Dev Tunnels: A Game Changer for Mobile Developers

    Dev Tunnels: A Game Changer for Mobile Developers

    Dev Tunnels: A Game Changer for Mobile Developers


    Posted: 06 Feb 2024

    Are you a mobile application developer who faces challenges when building a back end for your apps? If youíre using .NET, particularly ASP.NET Core, then youíve probably encountered the issue of debugging locally on your machine versus using emulators or physical devices. But fear not, because Visual Studio 2022 has introduced a great feature called Dev Tunnels that change your development process forever!



    The Problem: Localhost vs Emulators/Devices

    When youíre developing mobile applications, having a smooth debugging experience is crucial. However, things can get a little tricky when you need to test your app on emulators or physical devices. These devices have their own network stack and often canít directly communicate with your local machine. This becomes a roadblock when trying to access the local back end of your app running on localhost. While it is possible, it is quiet a bit of work to get setup and maintain as you work with several services.

    Enter Dev Tunnels

    Dev Tunnels is a game changer for mobile developers and even web developers. It provides a solution to the problem mentioned above by creating a unique URL that acts as a loopback to your local machine. This URL is accessible from the internet, allowing you to expose localhost to emulators, devices, or even share it with others. It has several authentication and access options based on what your requirements are.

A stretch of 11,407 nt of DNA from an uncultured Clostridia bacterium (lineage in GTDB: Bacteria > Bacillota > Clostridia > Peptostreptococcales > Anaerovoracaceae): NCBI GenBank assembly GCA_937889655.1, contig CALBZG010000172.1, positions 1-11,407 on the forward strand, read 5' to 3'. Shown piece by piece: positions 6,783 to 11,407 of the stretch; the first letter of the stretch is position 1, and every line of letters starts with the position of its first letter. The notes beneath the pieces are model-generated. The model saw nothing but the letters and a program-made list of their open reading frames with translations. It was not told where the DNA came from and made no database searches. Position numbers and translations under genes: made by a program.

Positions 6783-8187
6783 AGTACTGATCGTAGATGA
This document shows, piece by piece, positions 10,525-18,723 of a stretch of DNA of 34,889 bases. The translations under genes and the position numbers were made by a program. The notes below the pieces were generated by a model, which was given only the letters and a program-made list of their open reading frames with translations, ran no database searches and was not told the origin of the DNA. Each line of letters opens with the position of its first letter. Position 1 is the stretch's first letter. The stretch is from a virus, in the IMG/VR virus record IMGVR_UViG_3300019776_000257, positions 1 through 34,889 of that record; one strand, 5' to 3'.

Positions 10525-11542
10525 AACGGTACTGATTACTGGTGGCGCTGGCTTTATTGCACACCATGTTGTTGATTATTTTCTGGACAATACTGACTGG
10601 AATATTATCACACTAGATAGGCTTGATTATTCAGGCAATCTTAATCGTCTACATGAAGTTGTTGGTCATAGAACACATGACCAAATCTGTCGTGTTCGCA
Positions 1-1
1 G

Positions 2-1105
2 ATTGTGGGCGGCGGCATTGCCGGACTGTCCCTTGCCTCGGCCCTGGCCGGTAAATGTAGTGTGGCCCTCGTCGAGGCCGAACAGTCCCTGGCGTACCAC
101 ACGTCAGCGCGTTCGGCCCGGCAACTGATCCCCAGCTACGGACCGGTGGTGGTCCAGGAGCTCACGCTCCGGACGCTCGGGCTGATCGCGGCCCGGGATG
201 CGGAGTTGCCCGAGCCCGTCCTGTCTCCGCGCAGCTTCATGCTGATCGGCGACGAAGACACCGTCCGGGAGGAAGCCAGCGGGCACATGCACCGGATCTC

Setting Up Dev Tunnels in Visual Studio 2022

    Dev Tunnels was officially released with Visual Studio 2022 v17.6, so simply update to the latest version and you are ready to go. You can setup a new Dev Tunnel from the debug dropdown menu inside of Visual Studio to configure it for the active project.



    Upon opening the Dev Tunnels window, youíll see options to create tunnels. You can choose a name for the tunnel, specify its lifespan (persistent or temporary), and decide whether it should be private, organizational, or public. The public option allows the tunnel to be accessed by anyone on the internet with the URL.



    After creating a tunnel, run the backend and youíll be provided with a unique URL for your local back end. You can also open the Dev Tunnels window, to see all of your tunnels and change configurations.



    Now test out your API, call it from your mobile app, or debug it with a colleague. Set a breakpoint in your API and when the API is called it will get hit because the tunnel is talking to your local machine.

    How I Use Dev Tunnels with .NET MAUI

    Suppose you have an ASP.NET Core web API back end running on your local machine and a .NET MAUI application that needs to communicate with this back end. With Dev Tunnels, you can easily expose localhost to the internet and interact with your back end from emulators or devices.